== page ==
Lean Into The Theme For Newer Pieces (Should You Need Them) Then Mix In New/Contemporary To Create Contrast
When we moved here we didn’t have a lot of major furniture. Our “theme” (which admittedly we have strayed from a bit) was shaker farmhouse, so less country and more simplicity. So for the major pieces that we needed to buy I tried to stay within that theme at first (i.e. our dining table, our rug, our stools). But the dining/sunroom is a great example – mixing in the contemporary dining chairs with the classic oval farm table, made that room SING. They were so incredibly perfect for the room and created a new vibe. Once I brought in those chairs I realized that’s what the rest of the house needed – new, simpler, more postmodern contemporary pieces to balance out the sweetness and simplicity of the more traditional farm elements. And now I’m getting SO EXCITED.
So that’s where I am right now, trying to convince myself that I don’t have to be 100% farm in the house to create the experience that I want here. Just like I’m not 100% anything, none of us are 100% anything. I wear athleisure, overalls, drop crotch, sequins, cowboy boots, and princess sleeves – I’m all over the place and always have been – matching my outfit very clearly to the task/occasion to varying degrees of success. Does that mean that some rooms are going to be more themed farm than others? Maybe! I think they are all going to be a mashup of casual farm, some old-world elements, and some contemporary pieces all within a color palette. LET’S HOPE THAT IT WORKS!!!!
Opening Image Credits (From Left to Right): Photo by Tessa Neustadt, From: How We Styled Our Living Room to Sell | Photo by Sara Ligorria-Tramp, From: Portland Project: The Living Room Reveal | Photo by Kaitlin Green, From: My Journey To FINALLY Choose A Wall Color For Our Living Room (And How I Feel Now That It’s Painted)
Aah, thank you for this! We are in the process of buying a Victorian house in London, and it’s way more on my mind now than it ever was in my somewhat generic 1946-7 Seattle house. Maybe because the period details are more interesting and specific? But either way, totally top of mind right now and so very happy to see this post. Thank you! My instinct has been such a mix – any clearly architectural fixtures like corbels/moulding/ceiling medallions/fireplaces/historic windows/staircase bannisters/doors I feel like have to match the original style or come VERY close to it (and we’re in a recently designated conservation area so when we update the horrible old windows we wouldn’t be allowed to deviate from historical precedent anyway for those or any stuff you can see on the outside of the home), but I’m OK with lighting fixtures differing, and I definitely skew way mod with furniture, rugs, wall stuff, actual decorations. Kitchens and bathrooms are kind of their own special thing but I think I feel weird putting a super duper mod kitchen into a Victorian; we’ll probably go with painted Shaker (over here the whole deVOL looks is so common anyway). I’d love… Read more »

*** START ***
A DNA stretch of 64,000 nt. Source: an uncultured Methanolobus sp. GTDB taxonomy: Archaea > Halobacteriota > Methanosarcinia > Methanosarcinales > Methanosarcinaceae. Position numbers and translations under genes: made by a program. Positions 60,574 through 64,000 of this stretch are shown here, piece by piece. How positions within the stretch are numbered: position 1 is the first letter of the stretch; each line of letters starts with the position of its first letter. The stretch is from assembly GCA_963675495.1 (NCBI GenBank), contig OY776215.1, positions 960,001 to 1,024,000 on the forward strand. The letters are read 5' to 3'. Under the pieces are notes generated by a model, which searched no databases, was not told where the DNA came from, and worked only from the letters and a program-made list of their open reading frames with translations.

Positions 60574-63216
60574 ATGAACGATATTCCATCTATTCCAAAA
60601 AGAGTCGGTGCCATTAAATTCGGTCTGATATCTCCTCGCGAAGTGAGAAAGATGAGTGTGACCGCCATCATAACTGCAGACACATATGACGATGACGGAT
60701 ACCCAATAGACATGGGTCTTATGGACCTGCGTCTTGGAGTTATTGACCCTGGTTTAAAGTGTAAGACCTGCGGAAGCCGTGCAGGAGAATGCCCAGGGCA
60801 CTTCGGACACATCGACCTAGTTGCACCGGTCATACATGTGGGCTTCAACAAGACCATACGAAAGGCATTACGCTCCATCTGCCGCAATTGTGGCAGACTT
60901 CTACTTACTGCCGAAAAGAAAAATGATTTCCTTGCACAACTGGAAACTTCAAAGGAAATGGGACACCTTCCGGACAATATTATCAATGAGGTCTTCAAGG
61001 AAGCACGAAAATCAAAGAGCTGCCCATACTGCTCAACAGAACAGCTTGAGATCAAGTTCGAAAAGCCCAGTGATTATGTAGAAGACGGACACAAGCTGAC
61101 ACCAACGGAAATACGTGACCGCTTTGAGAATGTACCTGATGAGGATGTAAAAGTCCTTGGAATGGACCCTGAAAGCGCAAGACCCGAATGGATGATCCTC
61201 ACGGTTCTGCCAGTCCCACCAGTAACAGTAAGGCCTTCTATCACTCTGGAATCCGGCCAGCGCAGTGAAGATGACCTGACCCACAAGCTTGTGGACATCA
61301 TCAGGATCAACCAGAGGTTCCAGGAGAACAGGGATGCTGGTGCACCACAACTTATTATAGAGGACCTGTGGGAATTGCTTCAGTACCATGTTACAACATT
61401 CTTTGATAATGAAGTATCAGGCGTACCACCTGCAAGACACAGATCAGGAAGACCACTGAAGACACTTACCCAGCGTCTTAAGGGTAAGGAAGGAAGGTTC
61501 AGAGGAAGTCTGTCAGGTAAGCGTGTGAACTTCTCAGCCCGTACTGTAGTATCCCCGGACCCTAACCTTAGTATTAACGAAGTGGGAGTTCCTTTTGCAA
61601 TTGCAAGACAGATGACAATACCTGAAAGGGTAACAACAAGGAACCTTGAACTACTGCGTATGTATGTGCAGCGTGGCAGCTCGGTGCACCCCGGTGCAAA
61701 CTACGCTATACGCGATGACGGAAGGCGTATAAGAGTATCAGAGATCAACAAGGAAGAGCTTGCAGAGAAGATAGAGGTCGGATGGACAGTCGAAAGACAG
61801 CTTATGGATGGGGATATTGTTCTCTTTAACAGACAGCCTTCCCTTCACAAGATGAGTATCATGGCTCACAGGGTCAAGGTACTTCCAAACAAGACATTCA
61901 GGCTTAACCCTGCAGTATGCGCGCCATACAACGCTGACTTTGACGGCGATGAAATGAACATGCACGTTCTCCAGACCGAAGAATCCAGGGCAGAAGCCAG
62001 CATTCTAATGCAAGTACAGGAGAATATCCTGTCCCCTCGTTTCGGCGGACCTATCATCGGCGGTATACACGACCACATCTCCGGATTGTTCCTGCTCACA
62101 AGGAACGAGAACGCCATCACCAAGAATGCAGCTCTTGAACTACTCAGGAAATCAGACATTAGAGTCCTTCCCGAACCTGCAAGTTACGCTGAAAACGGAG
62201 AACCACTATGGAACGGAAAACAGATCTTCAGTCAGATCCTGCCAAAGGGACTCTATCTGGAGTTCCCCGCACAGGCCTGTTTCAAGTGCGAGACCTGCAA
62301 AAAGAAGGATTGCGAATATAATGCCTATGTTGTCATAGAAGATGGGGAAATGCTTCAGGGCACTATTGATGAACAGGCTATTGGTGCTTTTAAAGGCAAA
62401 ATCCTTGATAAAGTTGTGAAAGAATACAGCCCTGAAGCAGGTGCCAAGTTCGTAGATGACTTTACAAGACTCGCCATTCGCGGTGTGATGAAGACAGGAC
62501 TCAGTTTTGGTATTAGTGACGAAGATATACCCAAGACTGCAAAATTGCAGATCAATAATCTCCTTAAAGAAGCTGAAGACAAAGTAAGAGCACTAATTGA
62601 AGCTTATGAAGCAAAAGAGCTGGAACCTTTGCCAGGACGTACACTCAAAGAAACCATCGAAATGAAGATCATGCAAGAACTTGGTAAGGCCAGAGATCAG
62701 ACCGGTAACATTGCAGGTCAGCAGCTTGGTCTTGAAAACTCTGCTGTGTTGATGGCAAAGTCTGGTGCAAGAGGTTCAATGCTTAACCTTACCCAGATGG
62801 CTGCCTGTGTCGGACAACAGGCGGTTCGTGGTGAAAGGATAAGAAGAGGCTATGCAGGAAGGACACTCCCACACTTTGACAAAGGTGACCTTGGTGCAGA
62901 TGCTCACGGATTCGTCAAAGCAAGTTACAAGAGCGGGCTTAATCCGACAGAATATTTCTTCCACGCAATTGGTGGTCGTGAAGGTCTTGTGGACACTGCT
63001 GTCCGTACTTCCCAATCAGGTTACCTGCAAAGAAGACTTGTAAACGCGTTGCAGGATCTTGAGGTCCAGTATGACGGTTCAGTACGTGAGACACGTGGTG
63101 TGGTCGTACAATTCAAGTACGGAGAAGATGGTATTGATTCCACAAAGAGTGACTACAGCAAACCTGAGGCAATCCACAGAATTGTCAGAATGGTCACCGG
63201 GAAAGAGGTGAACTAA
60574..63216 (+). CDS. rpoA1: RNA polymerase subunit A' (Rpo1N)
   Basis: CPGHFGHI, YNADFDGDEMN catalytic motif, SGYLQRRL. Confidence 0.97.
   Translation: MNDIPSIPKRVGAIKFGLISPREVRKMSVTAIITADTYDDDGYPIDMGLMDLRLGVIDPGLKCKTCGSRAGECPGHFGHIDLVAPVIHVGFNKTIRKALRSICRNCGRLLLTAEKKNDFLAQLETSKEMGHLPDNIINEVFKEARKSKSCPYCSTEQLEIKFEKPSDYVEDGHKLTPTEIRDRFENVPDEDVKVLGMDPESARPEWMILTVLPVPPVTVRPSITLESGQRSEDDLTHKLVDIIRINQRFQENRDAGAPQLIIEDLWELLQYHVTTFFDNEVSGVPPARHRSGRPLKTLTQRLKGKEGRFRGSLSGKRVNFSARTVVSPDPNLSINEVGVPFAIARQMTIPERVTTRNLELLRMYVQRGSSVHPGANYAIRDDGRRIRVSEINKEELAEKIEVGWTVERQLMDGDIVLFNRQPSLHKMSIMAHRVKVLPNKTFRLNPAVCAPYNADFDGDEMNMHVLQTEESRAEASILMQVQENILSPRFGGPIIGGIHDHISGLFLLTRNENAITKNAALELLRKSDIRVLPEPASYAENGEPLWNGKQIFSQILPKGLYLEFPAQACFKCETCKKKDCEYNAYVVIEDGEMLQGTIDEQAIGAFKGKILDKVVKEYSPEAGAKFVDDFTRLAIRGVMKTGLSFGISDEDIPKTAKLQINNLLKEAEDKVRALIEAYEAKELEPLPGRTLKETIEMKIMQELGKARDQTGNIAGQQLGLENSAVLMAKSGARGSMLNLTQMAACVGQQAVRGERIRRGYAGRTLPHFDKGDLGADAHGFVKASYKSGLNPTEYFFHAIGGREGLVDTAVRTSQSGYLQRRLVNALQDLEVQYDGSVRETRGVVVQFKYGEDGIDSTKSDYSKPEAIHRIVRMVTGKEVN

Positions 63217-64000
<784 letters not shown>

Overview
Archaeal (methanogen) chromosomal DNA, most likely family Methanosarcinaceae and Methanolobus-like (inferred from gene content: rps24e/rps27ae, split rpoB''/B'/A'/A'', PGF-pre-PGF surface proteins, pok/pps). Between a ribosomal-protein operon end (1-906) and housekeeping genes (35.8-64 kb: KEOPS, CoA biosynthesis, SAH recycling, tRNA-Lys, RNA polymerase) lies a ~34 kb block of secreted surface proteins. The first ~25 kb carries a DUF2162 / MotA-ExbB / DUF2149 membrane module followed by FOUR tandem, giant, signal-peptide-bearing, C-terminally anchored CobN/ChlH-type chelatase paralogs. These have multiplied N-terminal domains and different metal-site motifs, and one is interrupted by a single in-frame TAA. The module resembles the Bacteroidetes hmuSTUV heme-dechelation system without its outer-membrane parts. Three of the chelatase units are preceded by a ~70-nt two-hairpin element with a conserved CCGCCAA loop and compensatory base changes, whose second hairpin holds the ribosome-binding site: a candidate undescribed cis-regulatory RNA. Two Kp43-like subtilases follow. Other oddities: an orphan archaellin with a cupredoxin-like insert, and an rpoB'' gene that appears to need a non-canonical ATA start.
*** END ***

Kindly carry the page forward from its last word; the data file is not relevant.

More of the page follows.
I think the nice thing about Victorian homes – I live in one – not a classic Brooklyn brownstone but the slightly more downscale row house – is that the Victorians were maximalist and eclectic. So you can get away with a lot of styles. They are also so damn cozy.
We need to see this!
We have a Victorian that has been partially modernized over time. Our kitchen is lovely in a classic, cozy shaker way but the bathroom feels very modern IKEA and I want to renovate it when I get the chance (and budget) but it’s functional for now. But generally our home has been forgiving of our slightly eclectic style, and we have high ceilings, lots of moldings, and stained glass.
I grew up in a Queen Ane style home in small town that had a lot of Victorian homes as well. Truly you can embrace what you love and want and feels right to you. I’ve seen the museum approach where everything feels old timey. And I’ve seen more European approaches to bringing in contemporary and modern elements as a deliberate contrast to the ornamental vibe. It can all work. DeVOL nails the nostalgia and practical needs of modern kitchens. And totally agree on the un lacquered brass. It might be fun to have a high maintenance faucet for a minute but I’m already predicting this phase will be short. No one polishes silverware anymore. For a reason.
I think your conclusion is sound. I’ve always been of the mindset that anything done to the home, should honor the home’s history. If you have a vintage home, try to keep the fixed features (kitchens, baths, windows, stairways, trim) in line with the home’s heritage. But when it comes to furniture I think about how even though I live in a house built in the 1940s, the original owners may have brought furniture from earlier decades with them and subsequent owners have certainly decorated it with furniture from later decades. Would I put something french baroque in my house? No. But something mid-century or that leans into current trends, sure why not. A home is meant to be collected, not a museum.
Emily I like this confident vibe.